Being scared but being okay

Being scared but being okay

I’m writing this from an airplane on its way from New York to Barbados. Flights, especially by yourself, always feel so reflective. And often for me with that reflection, comes sadness. Maybe the break from the normal tasks that make up your life, allows for all the emotions to catch up with you and can leave you feeling overwhelmed, alone and unsure about how to deal with it all.

It’s been a weird week and leaving New York after consistently working for the past year and a half in a revamped warehouse in Brooklyn feels strange. Tension with a close friend over the last few weeks has also been hard. When you live and work with the same people day in and day out, of course it’s going to be difficult. But it also feels deeper than that. It’s not quite all ok yet but it feels like there is some gentleness with it. Maybe both of us are softer and more willing to trust our deep connection and give space for it to be worked out rather than push for it to be resolved immediately. That push or desire for everything to be fixed and perfect seems to come from a fear that the relationship is broken and all is lost. But maybe we don’t need to be scared of that. Maybe there’s a reason for the tension that needs to have its time and patience to be explored and understood. It has been awful to realise how much I can push people away and be aggressive in my rejection. I think it’s easy to see how other people hurt you but when you look at how you hurt others it’s a confronting blow to the ego to say the least.

The other day my lovely, longest-standing yoga student gave me the greatest gift. She told me she saw / felt the presence of my grandfather at my feet during yoga class. After feeling so scared and anxious for what seems like ages now, I felt incredibly calmed by this connection. In our fear and panic it’s easy to start believing we are alone and unsupported and lost, off track and all that. But knowing that my poppa’s presence is around makes me feel more protected and more ok. Then someone wise, a druid type person, full of love, reminded me that the fear I feel is a default. If it’s a default habit rather than a fixed truth, it becomes almost like a choice. And there’s freedom in that because it means we can choose differently.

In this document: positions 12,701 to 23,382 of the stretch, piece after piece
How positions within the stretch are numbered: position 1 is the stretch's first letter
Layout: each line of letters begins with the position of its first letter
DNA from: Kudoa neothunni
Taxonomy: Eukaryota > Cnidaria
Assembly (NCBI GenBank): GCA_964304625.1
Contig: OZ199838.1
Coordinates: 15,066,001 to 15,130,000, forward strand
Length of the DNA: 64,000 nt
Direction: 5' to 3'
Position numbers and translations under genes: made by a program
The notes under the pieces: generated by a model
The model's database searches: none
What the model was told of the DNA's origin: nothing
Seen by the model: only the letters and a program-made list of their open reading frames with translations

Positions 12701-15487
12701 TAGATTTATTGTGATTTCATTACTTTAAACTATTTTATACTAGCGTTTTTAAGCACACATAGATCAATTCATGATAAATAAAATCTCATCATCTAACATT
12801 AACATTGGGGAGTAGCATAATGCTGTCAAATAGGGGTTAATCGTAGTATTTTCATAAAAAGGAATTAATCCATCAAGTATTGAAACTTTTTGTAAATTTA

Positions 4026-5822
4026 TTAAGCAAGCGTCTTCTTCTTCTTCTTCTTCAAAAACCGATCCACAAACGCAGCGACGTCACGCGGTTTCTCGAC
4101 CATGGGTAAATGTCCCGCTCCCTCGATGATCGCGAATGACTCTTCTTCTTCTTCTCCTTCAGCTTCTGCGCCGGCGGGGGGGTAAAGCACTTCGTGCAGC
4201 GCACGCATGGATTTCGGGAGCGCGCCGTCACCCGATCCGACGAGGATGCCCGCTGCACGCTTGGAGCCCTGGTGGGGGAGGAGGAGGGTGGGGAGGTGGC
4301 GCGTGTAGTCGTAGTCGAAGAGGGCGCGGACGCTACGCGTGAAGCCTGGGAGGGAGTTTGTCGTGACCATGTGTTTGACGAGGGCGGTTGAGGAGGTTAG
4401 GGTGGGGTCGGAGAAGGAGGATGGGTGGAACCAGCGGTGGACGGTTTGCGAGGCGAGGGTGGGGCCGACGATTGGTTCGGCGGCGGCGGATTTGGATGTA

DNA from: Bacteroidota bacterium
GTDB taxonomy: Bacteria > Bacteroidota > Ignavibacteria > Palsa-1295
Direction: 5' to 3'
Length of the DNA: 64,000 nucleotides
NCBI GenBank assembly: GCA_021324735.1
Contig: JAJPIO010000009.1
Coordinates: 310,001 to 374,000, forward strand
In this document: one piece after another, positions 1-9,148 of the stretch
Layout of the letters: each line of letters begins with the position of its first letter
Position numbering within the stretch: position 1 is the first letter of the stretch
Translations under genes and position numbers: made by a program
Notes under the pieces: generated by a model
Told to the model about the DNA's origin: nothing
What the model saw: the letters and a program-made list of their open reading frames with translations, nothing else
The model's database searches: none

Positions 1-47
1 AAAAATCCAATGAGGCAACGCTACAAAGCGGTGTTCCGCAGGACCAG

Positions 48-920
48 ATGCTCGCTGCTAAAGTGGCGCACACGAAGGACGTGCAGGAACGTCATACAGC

It’s so easy to close off to everything around you and shut down when you feel low. And I think that’s not something to be angry at yourself for but a really natural response. There’s not much you can do or achieve from fear and it seems to confuse and muddy clarity around what you really want and who you really are. But what does it mean to step out of fear?

I think a connection with yourself is a good starting point.  Right now, in this moment, underneath my fear is sadness. I can feel that when I am still, when I breathe, when I quiet things down. It takes me some practice but if I give myself time and space I can feel it. When you take out all the self-judgement and ideas around it being lame or pathetic, the sadness you feel can actually be really nice, soft and calm. Sad songs, movies or books feel so satisfying. You feel closer to knowing what you need in a moment and are more willing and able to look after and care for yourself.

Then a connection with others helps you realise you aren’t alone and what you’re feeling isn’t some problem or fault with you. When you connect with someone else you realise how similar you are, how much you share, how everyone’s lives are scary and challenging and joyful and sad and frustrating. Maybe it’s about really and intentionally listening to the people around you, or your guides. Because everyone has wisdom to share and guidance and love to offer.

Sometimes it can be hard to feel like connections are safe. We can be worried about what it might mean, what we might lose or give away by forming a bind. Maybe even worried about getting hurt down the track and having to go through pain which seemingly could have been avoided by just not going there. Then this week I heard from an old friend who I’ve known since I was eleven or twelve, asking about me and telling me about what was going on for her. And it was easy and light and caring and supportive. And made me realise, there are always connections to be made. Support offered. From down here and from up above.

I don’t think we’re meant to be scared. I don’t think Poppa would want it for me from the place where he is. I don’t want it for me, or for any of you. There is a supportive world out there that has a place for you. It is safe to trust and to let go and believe and have faith. There is always time and the opportunity to breathe. And there is your heart, unique to you, and a calm gentle place for you to be.